My Tips for Working Creatively

A lot of people ask me how I have gotten to my current position of published author, often with the anticipation that something in my experience will give them some direction in their own pursuits. I have shied away from answering honestly, mostly because I feel my particular circumstances are unique and difficult to duplicate. However, earlier this week I had a flash of insight. The following tips will not follow my trajectory directly, but may help you obtain similar results. Nothing is guaranteed, but you hopefully won’t be wasting your time.


Chances are you have already spent your life doing this. If it’s comedy, you’ve watched enough to make you a near-expert. You’ve conned your parents or teachers into letting you pursue classes or workshops under the auspices of learning. If you’re trying to get into graphic novels, you’ve read “Understanding Comics” and taken all the electives you can involving creative writing and illustration. Maybe your parents even support your pursuits and you’ve actually gone to school to learn the particular artistic trade that has captured your interest. That must be pretty great. If it isn’t, I’m sorry. If nothing else, go out and look at some work of people who are doing whatever it is you want to do. Get an idea of what’s already out there. It will keep you from the embarrassing situation of telling someone about wanting to “try something new” only to learn there was an entire school based on your idea founded in 1978, or what have you. This stage lasts as long as you want it to, until you are ready to actually put in some work.


This is important to my method. Never practice. Always create something that you plan to show to someone. Growing up without the Internet, I was somewhat blessed. Anything I made went to small markets. I had a comic strip in the college newspaper. I had songs I wrote on the college radio. I performed live in a bar in front of around 100 people. This gave me time to suck, and I’m sure that if I was more studious at keeping records I would cringe at some of my early stuff. The important thing is that I was making things, showing them to people, and receiving feedback. Live, visceral, noticeable feedback. I’m not sure if such avenues exist any more, where you can do something and have it suck and only a few people know about it. The best advice I can have is that unless it sucks REALLY badly, no one will care after a while. It’s important, however, for you to develop the ability to turn out a product you’re not sure is great. Work-shopping things at home puts you in an alternate creative universe where you’re simultaneously a genius and yet nothing you do is good enough to show anyone. Break that curse as soon as you can. Make stuff and put it out there. This will get you to stage three.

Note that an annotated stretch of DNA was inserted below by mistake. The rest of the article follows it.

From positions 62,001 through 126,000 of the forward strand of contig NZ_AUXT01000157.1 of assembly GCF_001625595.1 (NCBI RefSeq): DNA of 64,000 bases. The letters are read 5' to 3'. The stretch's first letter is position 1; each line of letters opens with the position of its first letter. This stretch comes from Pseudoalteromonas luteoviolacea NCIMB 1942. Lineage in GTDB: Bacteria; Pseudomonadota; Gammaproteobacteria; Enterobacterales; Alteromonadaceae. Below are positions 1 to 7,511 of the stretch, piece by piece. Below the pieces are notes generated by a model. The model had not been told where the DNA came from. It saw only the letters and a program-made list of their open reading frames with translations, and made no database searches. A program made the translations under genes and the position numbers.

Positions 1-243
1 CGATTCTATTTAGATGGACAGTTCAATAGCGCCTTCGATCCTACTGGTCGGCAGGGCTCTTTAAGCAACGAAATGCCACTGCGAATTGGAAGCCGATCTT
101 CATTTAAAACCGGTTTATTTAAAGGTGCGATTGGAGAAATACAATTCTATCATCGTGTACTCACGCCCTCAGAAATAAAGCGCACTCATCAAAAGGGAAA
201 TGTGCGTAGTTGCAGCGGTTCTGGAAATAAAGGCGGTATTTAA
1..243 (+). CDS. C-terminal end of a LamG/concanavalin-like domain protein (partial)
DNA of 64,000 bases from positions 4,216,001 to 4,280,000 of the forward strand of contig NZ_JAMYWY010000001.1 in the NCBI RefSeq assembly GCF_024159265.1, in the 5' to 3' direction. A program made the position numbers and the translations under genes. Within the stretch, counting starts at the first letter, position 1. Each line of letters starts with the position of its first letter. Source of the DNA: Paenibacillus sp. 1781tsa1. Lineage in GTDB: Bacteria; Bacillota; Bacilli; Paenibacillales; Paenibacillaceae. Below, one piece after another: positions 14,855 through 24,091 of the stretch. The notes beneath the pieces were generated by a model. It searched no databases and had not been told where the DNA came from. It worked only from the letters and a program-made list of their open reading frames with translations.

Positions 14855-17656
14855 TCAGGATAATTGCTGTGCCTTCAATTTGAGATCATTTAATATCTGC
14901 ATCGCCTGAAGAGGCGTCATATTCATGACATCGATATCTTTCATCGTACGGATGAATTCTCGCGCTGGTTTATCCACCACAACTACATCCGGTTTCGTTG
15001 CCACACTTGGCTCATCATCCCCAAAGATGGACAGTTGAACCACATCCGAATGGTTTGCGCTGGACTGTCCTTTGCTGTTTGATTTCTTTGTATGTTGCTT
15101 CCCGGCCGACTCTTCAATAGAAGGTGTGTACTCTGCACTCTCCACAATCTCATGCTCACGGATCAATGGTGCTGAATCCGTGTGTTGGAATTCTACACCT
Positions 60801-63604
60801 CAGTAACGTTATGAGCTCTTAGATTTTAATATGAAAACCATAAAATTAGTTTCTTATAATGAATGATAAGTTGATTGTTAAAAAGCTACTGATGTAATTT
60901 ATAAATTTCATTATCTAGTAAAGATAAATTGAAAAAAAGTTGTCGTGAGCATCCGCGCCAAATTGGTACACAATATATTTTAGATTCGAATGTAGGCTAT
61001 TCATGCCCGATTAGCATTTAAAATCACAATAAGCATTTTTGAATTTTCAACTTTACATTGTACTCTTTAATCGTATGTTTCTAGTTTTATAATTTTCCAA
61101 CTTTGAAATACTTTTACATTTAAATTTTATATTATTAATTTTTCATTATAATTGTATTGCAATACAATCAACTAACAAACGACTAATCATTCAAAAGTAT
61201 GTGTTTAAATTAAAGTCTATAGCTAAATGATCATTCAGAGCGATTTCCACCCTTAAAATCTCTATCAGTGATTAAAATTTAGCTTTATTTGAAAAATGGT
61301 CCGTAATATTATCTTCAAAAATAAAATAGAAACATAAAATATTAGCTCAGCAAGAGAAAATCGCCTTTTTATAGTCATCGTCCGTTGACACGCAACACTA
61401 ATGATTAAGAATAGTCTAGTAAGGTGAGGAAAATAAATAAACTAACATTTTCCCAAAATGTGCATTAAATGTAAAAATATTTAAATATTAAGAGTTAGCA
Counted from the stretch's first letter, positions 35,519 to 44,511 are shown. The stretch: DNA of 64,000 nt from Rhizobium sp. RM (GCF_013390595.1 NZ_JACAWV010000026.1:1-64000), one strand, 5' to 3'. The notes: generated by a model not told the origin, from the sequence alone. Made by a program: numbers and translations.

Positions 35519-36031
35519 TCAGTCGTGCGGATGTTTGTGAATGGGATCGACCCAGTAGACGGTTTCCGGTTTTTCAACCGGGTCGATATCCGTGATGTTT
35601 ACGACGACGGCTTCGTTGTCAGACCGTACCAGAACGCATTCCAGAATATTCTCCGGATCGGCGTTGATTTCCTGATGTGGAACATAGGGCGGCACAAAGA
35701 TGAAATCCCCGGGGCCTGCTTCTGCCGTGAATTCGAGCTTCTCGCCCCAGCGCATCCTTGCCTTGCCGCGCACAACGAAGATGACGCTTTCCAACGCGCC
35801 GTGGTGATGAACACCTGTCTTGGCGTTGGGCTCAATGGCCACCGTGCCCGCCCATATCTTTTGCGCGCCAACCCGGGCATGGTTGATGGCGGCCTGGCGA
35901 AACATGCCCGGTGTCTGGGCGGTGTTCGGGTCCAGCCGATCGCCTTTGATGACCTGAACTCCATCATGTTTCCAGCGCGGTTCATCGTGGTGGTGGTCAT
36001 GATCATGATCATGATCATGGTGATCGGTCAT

Much of the feedback you receive will be stupid. Not wrong, necessarily, but not helpful. There are several reasons for this. One, everyone likes to give their opinion, especially if you’ve asked them for it. A great piece of advice I can give you is not to ask for feedback. That will weed out a lot of extraneous suggestions right there. You will still get feedback, mostly from people who are compelled to tell you what they feel because they are either crazy or they want to help you. Someone who gives you feedback because they’re crazy should be relatively easy to spot. They will tell you that you should be doing something completely different from what you have shown them. They will most likely come up with a way in which they will be involved with this new project. Soon, you will find that you are talking about them rather than about your work. These advice-givers are artistic vampires and you may find yourself sidetracked from your original idea very quickly if you don’t have a strong defense. Often artist communities are full of these types of people. Often they will have little of their own work to show, but may be of this ilk even if they’ve done stuff you like. People who are actually helpful will usually be brief, have a few things to say about what they’ve seen of your work, and may hurt your feelings. It is important to listen to what they say, not what you think they are saying. “I think your drawings are great but you need to have a better story,” does not mean, “You should never write, just draw or quit entirely.” It means work on your story. When you have gotten enough feedback to make a long-term commitment, pick one of the pieces you’ve created in stage two and develop it for the next level.